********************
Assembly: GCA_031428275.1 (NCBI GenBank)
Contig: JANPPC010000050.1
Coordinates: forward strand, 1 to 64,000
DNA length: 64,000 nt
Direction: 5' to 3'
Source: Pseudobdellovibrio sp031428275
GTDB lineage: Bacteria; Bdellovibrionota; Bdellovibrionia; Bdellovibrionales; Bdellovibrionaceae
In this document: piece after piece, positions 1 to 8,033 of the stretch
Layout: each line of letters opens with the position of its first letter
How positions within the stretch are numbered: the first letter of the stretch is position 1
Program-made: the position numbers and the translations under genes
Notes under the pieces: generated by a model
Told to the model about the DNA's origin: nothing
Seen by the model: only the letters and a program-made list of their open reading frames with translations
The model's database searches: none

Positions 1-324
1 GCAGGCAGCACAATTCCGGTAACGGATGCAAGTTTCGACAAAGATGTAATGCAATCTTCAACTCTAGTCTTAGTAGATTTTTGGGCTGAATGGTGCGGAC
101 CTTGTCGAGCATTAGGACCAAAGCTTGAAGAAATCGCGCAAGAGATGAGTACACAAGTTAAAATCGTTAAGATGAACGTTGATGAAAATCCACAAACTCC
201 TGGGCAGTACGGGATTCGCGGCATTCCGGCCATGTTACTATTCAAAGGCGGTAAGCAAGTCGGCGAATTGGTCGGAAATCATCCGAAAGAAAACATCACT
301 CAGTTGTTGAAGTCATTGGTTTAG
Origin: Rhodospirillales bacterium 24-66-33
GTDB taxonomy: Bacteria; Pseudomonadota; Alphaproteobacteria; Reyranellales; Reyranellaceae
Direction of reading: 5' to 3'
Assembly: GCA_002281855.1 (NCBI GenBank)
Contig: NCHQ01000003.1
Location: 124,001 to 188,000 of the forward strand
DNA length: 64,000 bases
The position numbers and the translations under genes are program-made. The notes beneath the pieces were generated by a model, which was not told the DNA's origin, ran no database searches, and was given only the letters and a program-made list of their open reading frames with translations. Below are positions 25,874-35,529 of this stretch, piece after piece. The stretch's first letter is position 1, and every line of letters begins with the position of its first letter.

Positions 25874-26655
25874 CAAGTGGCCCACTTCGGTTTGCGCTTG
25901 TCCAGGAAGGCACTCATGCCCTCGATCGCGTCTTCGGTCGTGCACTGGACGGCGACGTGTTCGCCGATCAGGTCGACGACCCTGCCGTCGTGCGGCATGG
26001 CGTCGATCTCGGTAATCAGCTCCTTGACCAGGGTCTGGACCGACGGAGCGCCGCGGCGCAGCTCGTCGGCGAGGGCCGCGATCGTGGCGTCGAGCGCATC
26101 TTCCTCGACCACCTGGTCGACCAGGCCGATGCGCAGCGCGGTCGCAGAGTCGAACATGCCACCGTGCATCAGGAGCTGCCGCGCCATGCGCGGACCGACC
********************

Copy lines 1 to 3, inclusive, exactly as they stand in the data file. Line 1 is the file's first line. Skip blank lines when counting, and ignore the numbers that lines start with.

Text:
Assembly: GCA_031428275.1 (NCBI GenBank)
Contig: JANPPC010000050.1
Coordinates: forward strand, 1 to 64,000